• Empty lists are commonly used in situations where the goal is to iteratively fill or extend the list during a loop or when building complex data structures where elements will be added incrementally.

Create an Empty List using list()

One of the most commonly used methods to create an empty list in R programming is by using the list() function without passing any elements inside the parentheses. You can get an empty list length and type by using the length() and class() functions respectively.


# Create an empty list of 0 length using list()
empty_list <- list()
empty_list

# Type of the object
class(empty_list)

# Length of the empty list
length(empty_list)

Yields below output.

r create empty list

When you run this code, you’ll see that empty_list is an empty list (list()), its class is "list", and its length is 0. This is a common way to initialize an empty list in R.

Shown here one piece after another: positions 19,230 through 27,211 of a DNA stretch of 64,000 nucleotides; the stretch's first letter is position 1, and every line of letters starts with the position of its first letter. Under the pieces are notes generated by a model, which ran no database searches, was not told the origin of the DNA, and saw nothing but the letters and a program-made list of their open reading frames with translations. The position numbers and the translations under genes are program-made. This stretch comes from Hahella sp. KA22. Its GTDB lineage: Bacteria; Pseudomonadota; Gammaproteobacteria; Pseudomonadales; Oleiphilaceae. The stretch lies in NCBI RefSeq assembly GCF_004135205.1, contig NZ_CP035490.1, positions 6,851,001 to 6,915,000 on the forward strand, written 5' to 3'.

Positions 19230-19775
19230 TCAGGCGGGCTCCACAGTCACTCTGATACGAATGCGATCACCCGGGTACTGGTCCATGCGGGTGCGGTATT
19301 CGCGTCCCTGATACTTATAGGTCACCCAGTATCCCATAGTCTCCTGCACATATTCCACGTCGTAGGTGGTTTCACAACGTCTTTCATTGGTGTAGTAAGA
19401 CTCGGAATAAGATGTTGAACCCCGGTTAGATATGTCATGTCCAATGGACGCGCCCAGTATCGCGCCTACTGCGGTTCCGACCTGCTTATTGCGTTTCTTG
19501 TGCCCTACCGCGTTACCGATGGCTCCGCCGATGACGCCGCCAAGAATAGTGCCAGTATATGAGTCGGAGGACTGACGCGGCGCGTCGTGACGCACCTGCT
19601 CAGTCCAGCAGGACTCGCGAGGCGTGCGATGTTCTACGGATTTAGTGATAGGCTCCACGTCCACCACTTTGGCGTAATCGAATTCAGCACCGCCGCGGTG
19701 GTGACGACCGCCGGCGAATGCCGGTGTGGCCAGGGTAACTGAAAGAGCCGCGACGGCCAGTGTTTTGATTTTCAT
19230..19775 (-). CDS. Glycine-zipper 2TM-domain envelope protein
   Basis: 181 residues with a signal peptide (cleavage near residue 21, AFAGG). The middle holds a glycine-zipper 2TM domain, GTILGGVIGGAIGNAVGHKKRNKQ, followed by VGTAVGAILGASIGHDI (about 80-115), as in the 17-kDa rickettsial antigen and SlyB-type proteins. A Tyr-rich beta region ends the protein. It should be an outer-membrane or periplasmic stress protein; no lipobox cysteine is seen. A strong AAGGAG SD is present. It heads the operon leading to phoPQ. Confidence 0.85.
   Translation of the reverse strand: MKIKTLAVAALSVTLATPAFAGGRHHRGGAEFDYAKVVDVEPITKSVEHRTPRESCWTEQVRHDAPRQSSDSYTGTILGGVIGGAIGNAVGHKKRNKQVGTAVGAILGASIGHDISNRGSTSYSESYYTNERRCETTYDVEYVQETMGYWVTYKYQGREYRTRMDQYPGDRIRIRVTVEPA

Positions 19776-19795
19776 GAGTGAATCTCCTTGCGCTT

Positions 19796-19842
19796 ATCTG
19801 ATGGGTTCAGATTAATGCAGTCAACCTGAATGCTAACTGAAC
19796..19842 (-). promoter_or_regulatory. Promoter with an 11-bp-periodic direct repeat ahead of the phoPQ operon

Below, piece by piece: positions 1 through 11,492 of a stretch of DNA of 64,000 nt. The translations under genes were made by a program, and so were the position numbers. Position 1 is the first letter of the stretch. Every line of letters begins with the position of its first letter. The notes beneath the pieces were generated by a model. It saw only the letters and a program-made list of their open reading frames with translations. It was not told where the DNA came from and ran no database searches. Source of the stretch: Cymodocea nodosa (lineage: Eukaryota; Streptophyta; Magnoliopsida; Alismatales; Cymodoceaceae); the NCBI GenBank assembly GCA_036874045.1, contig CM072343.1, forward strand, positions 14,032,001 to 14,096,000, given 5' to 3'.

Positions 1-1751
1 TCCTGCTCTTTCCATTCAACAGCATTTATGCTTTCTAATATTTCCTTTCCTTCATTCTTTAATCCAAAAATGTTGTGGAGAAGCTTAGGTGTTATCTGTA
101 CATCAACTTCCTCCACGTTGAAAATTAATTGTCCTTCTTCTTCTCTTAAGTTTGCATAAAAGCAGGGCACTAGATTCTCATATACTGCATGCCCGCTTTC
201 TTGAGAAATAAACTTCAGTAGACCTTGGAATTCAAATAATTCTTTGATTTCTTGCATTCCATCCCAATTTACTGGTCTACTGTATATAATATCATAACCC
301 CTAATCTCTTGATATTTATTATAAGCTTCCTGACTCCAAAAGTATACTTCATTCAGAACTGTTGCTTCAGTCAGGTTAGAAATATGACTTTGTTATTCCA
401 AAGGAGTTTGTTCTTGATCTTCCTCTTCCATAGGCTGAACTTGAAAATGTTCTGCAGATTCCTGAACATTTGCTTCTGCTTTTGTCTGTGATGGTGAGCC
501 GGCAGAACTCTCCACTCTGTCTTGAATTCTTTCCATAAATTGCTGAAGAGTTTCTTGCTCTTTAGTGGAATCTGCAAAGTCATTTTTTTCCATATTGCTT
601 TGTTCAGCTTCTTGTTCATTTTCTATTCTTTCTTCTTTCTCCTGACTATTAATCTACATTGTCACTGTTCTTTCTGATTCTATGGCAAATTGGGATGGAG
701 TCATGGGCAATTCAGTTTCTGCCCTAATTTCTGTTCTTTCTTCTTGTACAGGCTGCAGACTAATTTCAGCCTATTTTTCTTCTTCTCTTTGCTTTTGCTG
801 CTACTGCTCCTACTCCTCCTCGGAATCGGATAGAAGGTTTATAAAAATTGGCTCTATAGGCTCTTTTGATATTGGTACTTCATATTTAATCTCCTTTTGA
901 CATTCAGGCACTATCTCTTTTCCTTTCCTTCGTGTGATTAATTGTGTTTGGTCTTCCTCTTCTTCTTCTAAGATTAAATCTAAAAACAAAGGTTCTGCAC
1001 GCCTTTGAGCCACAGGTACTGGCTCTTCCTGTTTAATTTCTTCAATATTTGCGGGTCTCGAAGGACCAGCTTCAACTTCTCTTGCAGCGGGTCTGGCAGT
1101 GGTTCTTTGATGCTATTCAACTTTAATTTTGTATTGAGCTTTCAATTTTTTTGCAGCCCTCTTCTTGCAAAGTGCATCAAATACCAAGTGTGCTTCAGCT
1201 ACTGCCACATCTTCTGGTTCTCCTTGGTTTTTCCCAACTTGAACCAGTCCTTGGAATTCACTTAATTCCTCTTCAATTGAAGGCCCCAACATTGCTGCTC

Create an Empty List with a Name

If you want to create an empty list with names in R, you can follow these steps. First, you can assign names to an empty list using a vector. Next, create a new empty list with the same length as the names vector by using the vector() function. Make sure to specify the list type as "list" and length as the length of the names vector.


# Create an empty list with names
empty_list.names <- c("a", "b", "c")
empty_list <- vector("list", length(empty_list.names))
print("Empty list")
empty_list

# Names of the empty list
empty_list.names

# Length of the of the empty list
length(empty_list)

Yields below output.

r create empty list

The above code has created an empty list along with the specified length.